When you’re applying, it’s not a bad idea to include some information about how you ended up defaulting on your previous loans and your plan to ensure that this doesn’t happen again. That will probably boost your approval odds (so long as your strategy seems sound, at least). Honestly, it’s probably best that you come up with a plan anyway so that you don’t just get into the same situation with the refinance loan.
Now, if you’re able to catch this early before you even get collections notices, that’s even better. You won’t have nearly as difficult a time finding a lender who will allow you to refinance your current debts with them. That age-old adage “prevention is the best medicine” can certainly be applied here.
The most important thing, though, is that you start this process before legal recovery is involved. Once that happens, you can’t really solve the problem in this way. Thankfully, though, with all the notices that we receive from our lenders, it isn’t likely that you’ll get to this point without plenty of warnings beforehand.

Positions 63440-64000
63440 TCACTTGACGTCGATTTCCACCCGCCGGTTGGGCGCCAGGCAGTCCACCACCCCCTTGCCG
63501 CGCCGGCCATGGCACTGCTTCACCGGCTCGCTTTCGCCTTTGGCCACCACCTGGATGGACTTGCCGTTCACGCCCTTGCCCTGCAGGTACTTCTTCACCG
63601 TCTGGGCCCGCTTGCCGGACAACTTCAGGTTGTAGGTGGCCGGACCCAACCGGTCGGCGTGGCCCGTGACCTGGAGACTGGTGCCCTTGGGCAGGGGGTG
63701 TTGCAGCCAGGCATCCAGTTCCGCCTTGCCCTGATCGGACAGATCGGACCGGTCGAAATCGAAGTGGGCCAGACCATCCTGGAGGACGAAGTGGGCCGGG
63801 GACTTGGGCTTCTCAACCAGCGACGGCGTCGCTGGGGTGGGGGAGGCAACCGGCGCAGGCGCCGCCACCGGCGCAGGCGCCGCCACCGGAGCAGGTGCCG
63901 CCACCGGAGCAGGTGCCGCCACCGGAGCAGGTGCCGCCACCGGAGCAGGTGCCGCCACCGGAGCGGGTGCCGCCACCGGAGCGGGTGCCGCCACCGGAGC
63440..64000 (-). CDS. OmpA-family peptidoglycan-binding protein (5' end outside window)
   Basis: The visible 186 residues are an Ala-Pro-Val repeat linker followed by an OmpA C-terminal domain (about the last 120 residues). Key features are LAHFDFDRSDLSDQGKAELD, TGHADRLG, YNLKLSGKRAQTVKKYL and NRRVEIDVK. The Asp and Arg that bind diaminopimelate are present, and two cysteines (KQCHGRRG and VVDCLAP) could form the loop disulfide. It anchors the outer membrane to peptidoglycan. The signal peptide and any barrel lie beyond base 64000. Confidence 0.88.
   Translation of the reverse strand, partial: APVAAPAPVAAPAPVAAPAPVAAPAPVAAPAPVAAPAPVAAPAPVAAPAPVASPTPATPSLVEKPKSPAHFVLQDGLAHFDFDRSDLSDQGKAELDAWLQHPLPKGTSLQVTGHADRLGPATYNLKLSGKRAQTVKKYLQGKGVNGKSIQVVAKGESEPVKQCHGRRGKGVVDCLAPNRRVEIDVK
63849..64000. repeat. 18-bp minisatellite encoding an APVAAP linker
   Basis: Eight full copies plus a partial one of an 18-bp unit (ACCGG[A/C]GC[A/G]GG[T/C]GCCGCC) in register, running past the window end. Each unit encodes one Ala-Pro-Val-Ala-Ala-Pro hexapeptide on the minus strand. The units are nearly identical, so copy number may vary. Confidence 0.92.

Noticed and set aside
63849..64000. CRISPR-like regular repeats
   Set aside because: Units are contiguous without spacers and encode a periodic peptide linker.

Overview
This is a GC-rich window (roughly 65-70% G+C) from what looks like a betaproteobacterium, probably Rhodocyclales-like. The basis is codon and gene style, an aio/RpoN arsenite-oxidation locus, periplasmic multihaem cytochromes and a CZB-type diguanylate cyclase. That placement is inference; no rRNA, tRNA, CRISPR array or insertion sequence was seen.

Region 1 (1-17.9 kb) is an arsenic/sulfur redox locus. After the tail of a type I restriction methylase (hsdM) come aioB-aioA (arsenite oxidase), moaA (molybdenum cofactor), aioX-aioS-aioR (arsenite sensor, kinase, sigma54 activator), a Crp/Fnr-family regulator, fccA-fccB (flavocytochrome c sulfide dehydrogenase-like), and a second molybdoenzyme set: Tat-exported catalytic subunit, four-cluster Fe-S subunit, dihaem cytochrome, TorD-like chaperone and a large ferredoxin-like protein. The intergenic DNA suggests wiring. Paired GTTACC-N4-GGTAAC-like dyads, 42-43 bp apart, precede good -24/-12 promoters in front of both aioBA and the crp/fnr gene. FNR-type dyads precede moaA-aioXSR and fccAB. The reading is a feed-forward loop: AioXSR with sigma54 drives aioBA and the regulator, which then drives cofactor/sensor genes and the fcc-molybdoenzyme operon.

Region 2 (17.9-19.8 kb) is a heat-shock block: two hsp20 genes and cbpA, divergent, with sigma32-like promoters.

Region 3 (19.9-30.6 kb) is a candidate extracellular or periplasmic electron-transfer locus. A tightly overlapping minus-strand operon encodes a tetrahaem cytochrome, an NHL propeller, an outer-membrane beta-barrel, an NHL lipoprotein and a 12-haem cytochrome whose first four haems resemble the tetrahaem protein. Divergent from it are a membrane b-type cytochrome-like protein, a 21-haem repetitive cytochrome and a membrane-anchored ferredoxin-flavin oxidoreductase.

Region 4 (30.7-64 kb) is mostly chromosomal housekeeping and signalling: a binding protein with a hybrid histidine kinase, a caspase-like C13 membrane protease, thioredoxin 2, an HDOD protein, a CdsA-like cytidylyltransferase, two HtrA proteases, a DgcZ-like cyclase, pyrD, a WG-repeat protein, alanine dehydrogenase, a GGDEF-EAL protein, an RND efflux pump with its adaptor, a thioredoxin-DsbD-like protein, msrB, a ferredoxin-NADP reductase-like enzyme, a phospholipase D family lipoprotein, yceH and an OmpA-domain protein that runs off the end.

That means that in most cases, you’ll have plenty of time to sort out which financial institution you want to work with for refinancing, and what you want the new loan terms to be. Usually, folks aim to get a lower monthly payment the next time around so that they are less likely to run into this problem again down the line.